As specified in the DSM-5, addiction, or substance abuse disorder is defined as "a problematic pattern of use of an intoxicating substance leading to clinically significant impairment or distress." Depending on the drug of choice, there are either 10 or 11 diagnostic criteria that must be met within a 12-months period.
Some of the diagnostic criteria include:
The substance is consumed in excessive amounts or over a period that is longer than was intended.
There is a significant desire to cut back, but an inability to do so or control the use of the substance.
A great deal of time is spent in activities necessary to obtain the substance, use the substance, or recover from its effects.
Craving, or a strong desire or urge to use the substance, occurs.
Recurrent use of the substance results in a failure to fulfill major role obligations at work, school, or home.
Use of the substance continues despite having persistent or recurrent social or interpersonal problems caused or exacerbated by the effects of its use.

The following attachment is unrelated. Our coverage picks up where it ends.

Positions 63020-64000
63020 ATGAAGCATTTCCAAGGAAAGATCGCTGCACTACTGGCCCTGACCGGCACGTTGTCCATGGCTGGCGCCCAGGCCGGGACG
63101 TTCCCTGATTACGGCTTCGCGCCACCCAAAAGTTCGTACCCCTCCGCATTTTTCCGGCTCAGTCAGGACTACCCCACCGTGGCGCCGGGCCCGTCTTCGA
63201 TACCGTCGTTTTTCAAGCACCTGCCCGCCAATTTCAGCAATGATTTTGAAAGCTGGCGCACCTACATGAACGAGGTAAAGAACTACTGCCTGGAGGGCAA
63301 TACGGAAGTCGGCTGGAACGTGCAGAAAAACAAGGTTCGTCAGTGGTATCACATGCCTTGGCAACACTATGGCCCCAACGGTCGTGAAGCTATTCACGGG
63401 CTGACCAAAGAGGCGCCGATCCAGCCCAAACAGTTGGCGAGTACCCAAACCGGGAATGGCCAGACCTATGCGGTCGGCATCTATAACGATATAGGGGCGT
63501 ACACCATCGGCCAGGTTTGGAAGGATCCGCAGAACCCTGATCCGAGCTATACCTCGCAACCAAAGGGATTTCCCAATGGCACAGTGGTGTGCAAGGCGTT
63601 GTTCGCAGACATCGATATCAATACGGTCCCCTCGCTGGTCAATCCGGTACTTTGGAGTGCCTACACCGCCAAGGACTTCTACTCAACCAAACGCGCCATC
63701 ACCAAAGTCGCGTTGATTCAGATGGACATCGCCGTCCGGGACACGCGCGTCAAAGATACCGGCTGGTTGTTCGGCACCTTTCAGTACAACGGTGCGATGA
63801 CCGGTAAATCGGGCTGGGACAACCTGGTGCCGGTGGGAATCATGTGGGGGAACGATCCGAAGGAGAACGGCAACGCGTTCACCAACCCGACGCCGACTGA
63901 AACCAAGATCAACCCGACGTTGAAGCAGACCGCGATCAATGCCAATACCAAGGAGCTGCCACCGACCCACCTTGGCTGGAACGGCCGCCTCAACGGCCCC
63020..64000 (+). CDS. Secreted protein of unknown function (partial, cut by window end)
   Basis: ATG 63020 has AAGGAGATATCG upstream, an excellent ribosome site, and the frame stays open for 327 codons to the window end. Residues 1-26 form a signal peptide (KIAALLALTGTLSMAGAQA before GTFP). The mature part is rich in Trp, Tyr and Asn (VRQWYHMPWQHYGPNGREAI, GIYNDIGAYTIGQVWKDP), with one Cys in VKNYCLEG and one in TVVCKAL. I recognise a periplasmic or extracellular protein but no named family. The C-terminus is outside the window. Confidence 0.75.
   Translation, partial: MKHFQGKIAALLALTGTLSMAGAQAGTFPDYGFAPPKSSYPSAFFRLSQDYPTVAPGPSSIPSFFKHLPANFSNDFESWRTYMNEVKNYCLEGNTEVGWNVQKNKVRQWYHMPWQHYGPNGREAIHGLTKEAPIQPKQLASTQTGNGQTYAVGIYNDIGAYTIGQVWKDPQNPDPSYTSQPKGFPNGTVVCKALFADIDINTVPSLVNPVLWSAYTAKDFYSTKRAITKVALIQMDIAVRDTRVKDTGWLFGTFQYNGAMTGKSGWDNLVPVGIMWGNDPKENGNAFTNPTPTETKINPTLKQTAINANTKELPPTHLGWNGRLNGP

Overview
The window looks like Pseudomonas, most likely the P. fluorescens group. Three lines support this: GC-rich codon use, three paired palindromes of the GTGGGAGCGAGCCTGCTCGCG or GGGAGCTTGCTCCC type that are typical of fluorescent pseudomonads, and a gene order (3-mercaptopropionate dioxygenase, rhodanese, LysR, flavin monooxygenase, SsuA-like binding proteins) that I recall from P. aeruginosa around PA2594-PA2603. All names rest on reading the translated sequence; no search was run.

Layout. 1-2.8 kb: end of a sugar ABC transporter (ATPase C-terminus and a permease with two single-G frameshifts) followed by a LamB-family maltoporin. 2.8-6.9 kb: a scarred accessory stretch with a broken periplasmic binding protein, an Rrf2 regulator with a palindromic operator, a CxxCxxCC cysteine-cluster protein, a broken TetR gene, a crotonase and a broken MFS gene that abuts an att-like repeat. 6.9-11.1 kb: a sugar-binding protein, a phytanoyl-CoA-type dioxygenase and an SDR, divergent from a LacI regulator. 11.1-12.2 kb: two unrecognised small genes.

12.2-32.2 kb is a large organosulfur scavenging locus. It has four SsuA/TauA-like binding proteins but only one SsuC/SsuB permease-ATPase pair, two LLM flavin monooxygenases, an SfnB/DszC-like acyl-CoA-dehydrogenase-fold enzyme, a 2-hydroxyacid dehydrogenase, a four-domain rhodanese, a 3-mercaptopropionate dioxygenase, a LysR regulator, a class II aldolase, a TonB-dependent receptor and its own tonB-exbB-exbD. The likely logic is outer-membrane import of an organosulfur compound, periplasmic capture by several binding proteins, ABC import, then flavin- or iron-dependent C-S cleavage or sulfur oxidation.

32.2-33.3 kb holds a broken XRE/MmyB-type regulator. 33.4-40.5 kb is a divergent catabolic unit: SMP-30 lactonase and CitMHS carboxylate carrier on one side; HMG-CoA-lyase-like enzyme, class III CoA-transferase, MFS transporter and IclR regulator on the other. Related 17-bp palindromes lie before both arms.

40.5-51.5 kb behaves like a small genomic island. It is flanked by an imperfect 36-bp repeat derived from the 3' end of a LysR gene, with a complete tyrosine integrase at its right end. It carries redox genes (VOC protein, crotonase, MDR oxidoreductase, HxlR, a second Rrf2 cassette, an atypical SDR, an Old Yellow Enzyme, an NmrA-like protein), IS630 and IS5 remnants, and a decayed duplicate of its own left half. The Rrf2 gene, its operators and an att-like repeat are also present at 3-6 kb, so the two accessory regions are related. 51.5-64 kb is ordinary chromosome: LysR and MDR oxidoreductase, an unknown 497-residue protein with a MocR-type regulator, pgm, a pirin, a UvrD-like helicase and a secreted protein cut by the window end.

Important social, occupational, or recreational activities are given up or reduced because of use of the substance.
Use of the substance is recurrent in situations in which it is physically hazardous.
When someone has impaired control over their drug use, they may not be able to stop, even if they wish to. Drugs can cause social problems like harm to relationships with friends and loved ones, and a person may give up their favorite hobbies, instead choosing to use drugs. They may resort to buying drugs on the street, stealing money to purchase drugs, and other dangerous behaviors to fuel their addiction. And when they stop using the drug, they will likely experience physical withdrawal symptoms.